Availability of data and materials
The datasets used and/or analysed during the current study are available from the corresponding author on reasonable request.
bone morphogenic protein 15
bone morphogenic protein receptor 1B
cyclooxygenase isoenzyme type 2
estimated breeding value
estrogen receptor 1
estrogen receptor 2
growth differentiation factor
minor allele frequency
phospholipase C zeta
single nucleotide polymorphism
total number of piglets born
Von Willenbrand factor
zona pellucida protein 3
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The authors want to thank Kristil Kindem Sundsaasen (CIGENE, Norwegian University of Life Sciences, Ås), Hanne Hamland (Norsvin) and Biobank AS (Hamar) for laboratory assistance.
Data have not been published previously.
This study was partly funded by the Norwegian Research Council (Grant Number 207568).
Ethics approval and consent to participate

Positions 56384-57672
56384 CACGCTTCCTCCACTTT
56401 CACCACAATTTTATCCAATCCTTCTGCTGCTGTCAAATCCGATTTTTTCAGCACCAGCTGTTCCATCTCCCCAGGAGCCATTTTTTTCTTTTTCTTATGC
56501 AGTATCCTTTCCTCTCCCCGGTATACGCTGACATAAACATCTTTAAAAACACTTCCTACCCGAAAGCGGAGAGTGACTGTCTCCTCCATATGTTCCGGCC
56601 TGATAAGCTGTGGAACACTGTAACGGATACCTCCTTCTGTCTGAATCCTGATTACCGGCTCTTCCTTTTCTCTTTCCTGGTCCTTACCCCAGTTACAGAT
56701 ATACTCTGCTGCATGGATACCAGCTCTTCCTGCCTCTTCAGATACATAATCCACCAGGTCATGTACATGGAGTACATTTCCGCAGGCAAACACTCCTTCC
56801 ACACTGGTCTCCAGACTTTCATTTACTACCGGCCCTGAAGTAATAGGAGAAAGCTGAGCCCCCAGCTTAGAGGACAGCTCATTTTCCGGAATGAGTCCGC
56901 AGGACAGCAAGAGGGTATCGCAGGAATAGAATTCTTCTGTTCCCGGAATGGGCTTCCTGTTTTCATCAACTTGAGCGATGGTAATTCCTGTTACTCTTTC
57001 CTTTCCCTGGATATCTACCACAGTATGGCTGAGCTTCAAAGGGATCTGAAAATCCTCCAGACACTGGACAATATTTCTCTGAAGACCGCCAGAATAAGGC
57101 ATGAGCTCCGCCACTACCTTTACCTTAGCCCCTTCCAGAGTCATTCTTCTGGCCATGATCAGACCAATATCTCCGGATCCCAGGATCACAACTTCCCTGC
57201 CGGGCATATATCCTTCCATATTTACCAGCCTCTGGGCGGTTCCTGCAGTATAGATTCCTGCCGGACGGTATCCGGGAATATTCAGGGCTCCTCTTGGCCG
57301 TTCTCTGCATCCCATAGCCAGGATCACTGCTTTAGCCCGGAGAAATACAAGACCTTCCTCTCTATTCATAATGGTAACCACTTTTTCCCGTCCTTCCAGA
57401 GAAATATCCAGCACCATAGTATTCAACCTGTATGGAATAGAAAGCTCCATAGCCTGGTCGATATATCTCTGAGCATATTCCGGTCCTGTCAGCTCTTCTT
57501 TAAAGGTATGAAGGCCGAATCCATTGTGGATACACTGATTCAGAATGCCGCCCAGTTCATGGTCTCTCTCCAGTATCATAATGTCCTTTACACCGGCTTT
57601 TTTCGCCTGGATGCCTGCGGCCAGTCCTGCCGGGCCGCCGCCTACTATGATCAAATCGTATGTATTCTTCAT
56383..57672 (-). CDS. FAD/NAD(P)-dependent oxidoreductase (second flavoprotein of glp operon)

This study did not require official or institutional ethical approval. All animals were cared for in line with laws, internationally recognized guidelines and regulations for keeping pigs in Norway (The Animal Protection Act of December 20th, 1974, the Animal Welfare Act of June 19th, 2009 and the Regulations for keeping of pigs in Norway of February 18th, 2003). The animals used in this study were AI boars kept as a routine by Norsvin’s breeding program.
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Tremoen, N.H., Van Son, M., Andersen-Ranberg, I. et al. Association between single-nucleotide polymorphisms within candidate genes and fertility in Landrace and Duroc pigs. Acta Vet Scand 61, 58 (2019) doi:10.1186/s13028-019-0493-x
- Candidate genes